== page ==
U.S. Attorney General Jeff Sessions is once again moving to cut some funding for so-called “sanctuary cities” like Philadelphia that limit cooperation with federal immigration officials.
When Sessions came to the city on Friday to speak to local law enforcement officials, it was notable when he did not repeat a threat to punish cities with such policies by cutting off their federal funding.
Now, the Justice Department has announce it is adding new restrictions to certain grant programs in an attempt to force these cities to change their policies.
“So-called ‘sanctuary’ policies make all of us less safe because they intentionally undermine our laws and protect illegal aliens who have committed crimes,” Sessions said in a statement.
To qualify for money under the Edward Byrne Memorial Justice Assistance Grant or JAG Program, cities must allow federal officials into their jails to ask detainees about their immigration status and give 48-hours notice when an unauthorized immigrant is scheduled to be released from custody.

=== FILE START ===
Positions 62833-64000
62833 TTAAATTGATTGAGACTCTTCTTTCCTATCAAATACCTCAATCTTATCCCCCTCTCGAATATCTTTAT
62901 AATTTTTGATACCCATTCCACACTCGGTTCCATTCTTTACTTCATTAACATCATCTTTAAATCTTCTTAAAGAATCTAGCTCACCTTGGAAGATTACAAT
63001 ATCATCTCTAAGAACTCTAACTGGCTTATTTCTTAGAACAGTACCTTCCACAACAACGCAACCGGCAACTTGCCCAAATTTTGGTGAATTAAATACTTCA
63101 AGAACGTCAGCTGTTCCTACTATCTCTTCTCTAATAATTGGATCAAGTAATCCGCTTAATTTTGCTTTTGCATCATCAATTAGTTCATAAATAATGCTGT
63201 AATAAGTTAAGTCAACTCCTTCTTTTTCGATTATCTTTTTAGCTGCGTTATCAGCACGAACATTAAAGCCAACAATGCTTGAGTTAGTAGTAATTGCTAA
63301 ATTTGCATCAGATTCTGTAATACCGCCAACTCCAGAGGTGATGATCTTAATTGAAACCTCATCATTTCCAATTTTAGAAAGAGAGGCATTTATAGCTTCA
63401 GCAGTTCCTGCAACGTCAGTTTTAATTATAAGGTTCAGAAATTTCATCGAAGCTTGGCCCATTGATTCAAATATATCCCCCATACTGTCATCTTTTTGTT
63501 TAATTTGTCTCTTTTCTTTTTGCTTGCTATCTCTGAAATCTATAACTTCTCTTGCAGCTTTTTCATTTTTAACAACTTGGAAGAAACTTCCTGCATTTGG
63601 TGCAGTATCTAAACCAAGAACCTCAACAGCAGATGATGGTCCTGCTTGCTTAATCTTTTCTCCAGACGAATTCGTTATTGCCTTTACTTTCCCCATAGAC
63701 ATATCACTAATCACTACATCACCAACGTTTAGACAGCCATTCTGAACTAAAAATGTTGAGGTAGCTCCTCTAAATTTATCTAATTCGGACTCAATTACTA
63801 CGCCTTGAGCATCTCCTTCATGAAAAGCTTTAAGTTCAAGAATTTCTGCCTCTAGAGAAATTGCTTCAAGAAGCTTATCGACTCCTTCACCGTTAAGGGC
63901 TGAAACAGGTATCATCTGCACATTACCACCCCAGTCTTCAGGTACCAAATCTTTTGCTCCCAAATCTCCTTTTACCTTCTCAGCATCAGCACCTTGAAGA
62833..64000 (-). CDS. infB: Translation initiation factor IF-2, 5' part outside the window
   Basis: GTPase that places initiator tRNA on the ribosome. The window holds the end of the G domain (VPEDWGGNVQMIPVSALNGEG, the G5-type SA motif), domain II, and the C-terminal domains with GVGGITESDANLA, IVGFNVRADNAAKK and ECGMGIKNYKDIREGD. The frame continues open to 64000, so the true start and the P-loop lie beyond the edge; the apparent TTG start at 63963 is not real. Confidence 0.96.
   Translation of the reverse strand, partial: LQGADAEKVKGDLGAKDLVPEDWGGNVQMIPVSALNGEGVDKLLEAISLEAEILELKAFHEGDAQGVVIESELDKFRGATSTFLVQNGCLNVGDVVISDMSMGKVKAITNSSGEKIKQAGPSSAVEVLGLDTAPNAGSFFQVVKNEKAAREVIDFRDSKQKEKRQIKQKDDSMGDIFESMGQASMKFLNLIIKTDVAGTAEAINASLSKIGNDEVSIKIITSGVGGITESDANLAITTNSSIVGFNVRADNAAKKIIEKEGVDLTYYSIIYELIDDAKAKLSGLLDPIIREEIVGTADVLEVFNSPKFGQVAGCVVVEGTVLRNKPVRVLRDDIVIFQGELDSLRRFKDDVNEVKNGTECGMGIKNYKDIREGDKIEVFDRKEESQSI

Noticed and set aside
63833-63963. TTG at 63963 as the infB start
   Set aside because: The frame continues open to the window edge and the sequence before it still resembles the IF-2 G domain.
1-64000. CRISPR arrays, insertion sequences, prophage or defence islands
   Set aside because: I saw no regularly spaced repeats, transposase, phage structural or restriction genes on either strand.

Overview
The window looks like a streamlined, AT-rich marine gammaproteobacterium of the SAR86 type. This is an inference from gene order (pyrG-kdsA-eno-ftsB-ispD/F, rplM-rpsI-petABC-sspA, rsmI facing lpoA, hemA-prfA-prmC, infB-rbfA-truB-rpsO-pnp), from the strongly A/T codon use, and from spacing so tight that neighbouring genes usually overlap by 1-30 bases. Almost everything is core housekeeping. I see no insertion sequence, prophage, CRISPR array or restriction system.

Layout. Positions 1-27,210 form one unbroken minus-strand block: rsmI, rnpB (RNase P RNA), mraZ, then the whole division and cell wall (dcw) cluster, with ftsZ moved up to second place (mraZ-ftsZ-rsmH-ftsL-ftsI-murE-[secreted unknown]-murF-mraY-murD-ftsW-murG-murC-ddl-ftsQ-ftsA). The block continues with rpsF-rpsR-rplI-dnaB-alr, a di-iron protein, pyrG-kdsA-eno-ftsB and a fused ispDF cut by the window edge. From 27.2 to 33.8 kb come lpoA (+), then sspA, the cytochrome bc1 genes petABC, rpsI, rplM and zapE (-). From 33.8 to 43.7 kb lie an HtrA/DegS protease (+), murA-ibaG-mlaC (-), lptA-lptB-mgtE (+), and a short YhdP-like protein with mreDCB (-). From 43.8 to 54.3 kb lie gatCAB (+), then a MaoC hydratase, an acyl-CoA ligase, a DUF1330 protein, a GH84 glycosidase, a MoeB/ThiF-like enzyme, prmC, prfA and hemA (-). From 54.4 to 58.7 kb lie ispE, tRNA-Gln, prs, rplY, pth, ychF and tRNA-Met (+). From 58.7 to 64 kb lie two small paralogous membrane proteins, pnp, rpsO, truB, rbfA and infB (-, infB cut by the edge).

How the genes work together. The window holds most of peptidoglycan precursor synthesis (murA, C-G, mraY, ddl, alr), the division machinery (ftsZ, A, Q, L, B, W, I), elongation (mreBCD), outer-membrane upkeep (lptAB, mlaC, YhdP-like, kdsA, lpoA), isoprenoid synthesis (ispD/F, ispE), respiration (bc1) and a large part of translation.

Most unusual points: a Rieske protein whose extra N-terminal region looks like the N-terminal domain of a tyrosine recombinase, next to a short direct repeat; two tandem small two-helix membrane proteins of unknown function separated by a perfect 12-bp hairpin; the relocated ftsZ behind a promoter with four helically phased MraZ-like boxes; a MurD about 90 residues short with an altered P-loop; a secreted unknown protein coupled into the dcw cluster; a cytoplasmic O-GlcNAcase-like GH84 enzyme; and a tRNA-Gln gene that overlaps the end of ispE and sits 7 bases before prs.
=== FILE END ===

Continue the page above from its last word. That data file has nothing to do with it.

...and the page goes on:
They must also comply with a statute that says federal, state and local governments “may not prohibit or in any way restrict” government officials from sending or receiving information about any person’s immigration or citizenship status.
City spokeswoman Lauren Hitt said its lawyers are still weighing the options and reviewing the new JAG program requirements.
But Mayor Jim Kenney is adamant Philadelphia has not broken any laws and believes this new move is more about national politics than about policy.
“We believe we’re in compliance and will move forward based on that and if anything else comes up, we’ll probably wind up in court at some point,” he said during an event at The Children’s Hospital of Philadelphia Wednesday morning.
Last year, the city received a $1.6 million dollar grant from the Justice Department that falls under these new restrictions. That money went toward overtime and training for police officers. It’s not clear whether the city will apply for another JAG grant this year.
Following Sessions’ speech on Friday, city Police Commissioner Richard Ross said losing out on these dollars would have a “tremendous” impact on the department.
“It’s something we’re very worried about,” Ross said. “Hopefully calmer minds and thoughts will prevail because we can ill afford to have that happen in a city like Philadelphia.”